Marines Declining Extra Body Armor
Many Marines are choosing not to wear newly issued body armor, prefering to sacrifice additional safety for comfort and mobility. According to an AP report, only “3 or 4” men in a 35 man platoon chose to wear them.
This isn’t surprising. Even the standard issue “frag vests” are incredibly heavy and uncomfortable, especially in desert heat. While the added plates are only an extra five pounds, there’s only so much a man can carry and still do his job. My guess, though, is that this prediction is right on the money:
Many Marines, however, believe the politics of the issue eventually will make the plates mandatory. “The reason they issued (the plates), I think, is to make people back home feel better,” said Lance Cpl. Philip Tootle of Reidsville, Ga. “I’m not wishing they wouldn’t have issued them. I’m just wishing that they wouldn’t make them mandatory.”
And it’s not just politics that will make it happen but sound military judgment.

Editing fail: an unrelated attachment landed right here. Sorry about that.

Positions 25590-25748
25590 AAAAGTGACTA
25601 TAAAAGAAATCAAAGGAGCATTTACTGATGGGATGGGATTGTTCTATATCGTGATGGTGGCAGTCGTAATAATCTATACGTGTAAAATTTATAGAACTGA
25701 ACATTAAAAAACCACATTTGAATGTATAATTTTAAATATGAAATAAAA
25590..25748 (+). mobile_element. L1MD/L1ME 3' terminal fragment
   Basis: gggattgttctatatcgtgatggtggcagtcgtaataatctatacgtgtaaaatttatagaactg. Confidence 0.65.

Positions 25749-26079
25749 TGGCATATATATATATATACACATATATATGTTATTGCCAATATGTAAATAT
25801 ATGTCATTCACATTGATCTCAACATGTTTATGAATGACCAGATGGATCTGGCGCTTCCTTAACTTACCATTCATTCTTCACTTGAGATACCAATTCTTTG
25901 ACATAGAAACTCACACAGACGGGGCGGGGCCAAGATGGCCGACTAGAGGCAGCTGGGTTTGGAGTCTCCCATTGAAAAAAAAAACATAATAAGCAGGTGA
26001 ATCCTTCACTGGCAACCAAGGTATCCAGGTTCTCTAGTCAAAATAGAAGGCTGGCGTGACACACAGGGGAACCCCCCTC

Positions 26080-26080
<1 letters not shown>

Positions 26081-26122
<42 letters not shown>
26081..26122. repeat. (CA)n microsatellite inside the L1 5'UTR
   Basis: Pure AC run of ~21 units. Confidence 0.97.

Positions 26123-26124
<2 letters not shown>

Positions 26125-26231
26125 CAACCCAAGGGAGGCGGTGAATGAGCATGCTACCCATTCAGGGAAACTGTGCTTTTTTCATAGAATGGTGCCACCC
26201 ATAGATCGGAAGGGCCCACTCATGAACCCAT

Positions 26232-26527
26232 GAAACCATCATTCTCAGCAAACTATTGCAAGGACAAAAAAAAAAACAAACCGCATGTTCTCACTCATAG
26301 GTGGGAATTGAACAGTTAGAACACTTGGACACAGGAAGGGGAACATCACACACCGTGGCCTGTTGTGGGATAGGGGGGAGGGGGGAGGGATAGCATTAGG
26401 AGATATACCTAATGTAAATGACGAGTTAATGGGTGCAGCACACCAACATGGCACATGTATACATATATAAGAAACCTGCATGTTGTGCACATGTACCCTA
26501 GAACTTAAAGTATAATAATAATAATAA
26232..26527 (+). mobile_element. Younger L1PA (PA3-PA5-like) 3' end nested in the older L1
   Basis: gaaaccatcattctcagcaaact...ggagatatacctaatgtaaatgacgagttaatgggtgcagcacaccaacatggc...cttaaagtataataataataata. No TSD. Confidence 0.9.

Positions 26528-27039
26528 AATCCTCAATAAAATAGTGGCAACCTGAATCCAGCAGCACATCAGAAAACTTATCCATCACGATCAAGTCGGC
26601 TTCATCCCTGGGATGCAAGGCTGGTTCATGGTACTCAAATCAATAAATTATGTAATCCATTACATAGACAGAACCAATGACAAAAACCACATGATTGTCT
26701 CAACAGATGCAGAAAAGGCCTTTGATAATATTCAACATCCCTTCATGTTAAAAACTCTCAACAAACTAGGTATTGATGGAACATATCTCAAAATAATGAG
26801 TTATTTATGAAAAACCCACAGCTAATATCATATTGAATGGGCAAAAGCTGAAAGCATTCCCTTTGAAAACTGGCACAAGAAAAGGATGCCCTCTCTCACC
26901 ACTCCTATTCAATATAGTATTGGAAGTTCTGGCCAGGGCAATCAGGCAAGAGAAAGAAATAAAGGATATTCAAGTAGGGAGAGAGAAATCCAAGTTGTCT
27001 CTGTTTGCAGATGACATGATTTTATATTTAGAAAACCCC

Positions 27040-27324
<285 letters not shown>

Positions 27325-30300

Last year, a study by the Armed Forces Medical Examiner said dozens of Marines killed by wounds to the torso might have survived had the larger plates been in use. “I’m sure people who … lost kidneys would have loved to have had them on,” said 2nd Lt. William Oren, a native of Southlake, Texas, who wears the plates. “More armor isn’t the answer to all our problems. But I’ll recommend them because it’s more protection.”
Roger that. Soldiers and Marines wouldn’t wear their helmets or carry their NBC protective masks with them, either, if the leadership did not require it. There may be situations when going with a lighter load makes tactical sense but not in a war where the primary casualty threat is the IED.